• United States



by David Senf

Identity Management: Securing Your E-Business Future

Mar 07, 20036 mins
CSO and CISOData and Information Security

The entrenched mantra of IT spending targeted to leverage legacy investments resonates with identity management solutions. Organizations have significant investments in legacy directories, applications, and systems and therefore need to integrate this value into their projects. However, there is a clear need to reduce the complexity of disparate solutions. Integrating identities across legacy solutions preserves existing IT infrastructure and defines a path for managing relationships beyond the firewall. As customers, suppliers, partners, and employees conduct more interactions over the Web, the need for system and information consolidation becomes more critical, and identity management is a key piece of this puzzle.

The integrated management of identities facilitates a seamless interactions between individuals and machines essential to ebusiness. Securely communicating identity attributes, policies, and preferences both behind the firewall and over the Web is a multifaceted endeavor, involving IT/business process integration, regulatory restrictions, and unsettled standards. However, the CIO can deliver reduced costs of employee/contractor churn, greater customer security/privacy, and more rapid supplier/partner integration by undertaking the investment of integrating identities both within the enterprise and across the value chain. Moreover, by deploying the components of identity management -single sign-on (SSO), automated self-service/delegation, and account provisioning – the CIO can redeploy labor to higher-level tasks.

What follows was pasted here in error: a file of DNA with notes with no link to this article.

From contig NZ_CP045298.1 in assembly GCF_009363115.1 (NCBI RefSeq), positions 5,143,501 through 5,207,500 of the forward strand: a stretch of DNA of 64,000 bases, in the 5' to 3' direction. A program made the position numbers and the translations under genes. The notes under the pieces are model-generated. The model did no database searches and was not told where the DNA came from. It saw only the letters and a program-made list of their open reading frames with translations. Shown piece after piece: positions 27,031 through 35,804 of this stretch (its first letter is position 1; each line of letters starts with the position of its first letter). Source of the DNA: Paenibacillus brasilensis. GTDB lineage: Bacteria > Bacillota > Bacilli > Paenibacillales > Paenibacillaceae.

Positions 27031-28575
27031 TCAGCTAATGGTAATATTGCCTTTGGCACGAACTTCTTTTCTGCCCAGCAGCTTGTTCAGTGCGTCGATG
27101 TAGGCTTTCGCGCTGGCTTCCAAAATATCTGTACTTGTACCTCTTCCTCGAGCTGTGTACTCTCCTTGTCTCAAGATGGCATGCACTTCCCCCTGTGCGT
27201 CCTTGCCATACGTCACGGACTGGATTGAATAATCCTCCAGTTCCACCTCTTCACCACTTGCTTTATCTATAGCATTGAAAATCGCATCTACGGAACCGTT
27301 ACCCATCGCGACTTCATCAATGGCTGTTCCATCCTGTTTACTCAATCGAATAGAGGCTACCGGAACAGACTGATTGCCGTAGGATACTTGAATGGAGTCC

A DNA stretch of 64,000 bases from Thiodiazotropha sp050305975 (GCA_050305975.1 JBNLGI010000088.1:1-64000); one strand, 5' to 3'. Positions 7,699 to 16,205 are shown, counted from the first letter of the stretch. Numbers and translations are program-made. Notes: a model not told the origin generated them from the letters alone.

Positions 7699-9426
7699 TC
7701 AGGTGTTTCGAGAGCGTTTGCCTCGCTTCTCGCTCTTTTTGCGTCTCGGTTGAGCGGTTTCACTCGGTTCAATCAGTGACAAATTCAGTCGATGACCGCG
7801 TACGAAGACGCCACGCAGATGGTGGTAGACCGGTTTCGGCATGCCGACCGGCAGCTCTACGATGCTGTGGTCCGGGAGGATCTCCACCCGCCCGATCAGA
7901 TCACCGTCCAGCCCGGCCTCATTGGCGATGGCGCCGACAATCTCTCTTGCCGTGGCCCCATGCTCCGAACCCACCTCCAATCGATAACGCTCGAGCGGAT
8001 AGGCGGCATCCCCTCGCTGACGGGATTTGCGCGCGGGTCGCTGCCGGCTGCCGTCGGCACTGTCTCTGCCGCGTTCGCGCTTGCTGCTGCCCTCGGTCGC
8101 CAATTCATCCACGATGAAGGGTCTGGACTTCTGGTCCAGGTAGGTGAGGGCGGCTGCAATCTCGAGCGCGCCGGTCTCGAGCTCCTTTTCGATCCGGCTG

IDC estimates that expired user accounts may be upwards of 60 percent of all accounts in corporate systems. This renders enterprises open to serious security vulnerabilities. Identity management simplifies the activation and deactivation (known as provisioning) of employee accounts, access rights policies, cards, and other privileges. Automated provisioning provides the capability to activate and deactivate a user from across multiple points within a consolidated interface. Therefore, managing the churn of employees and contractors is less costly from systems and personnel perspectives. Furthermore, the security of enterprise resources is better protected.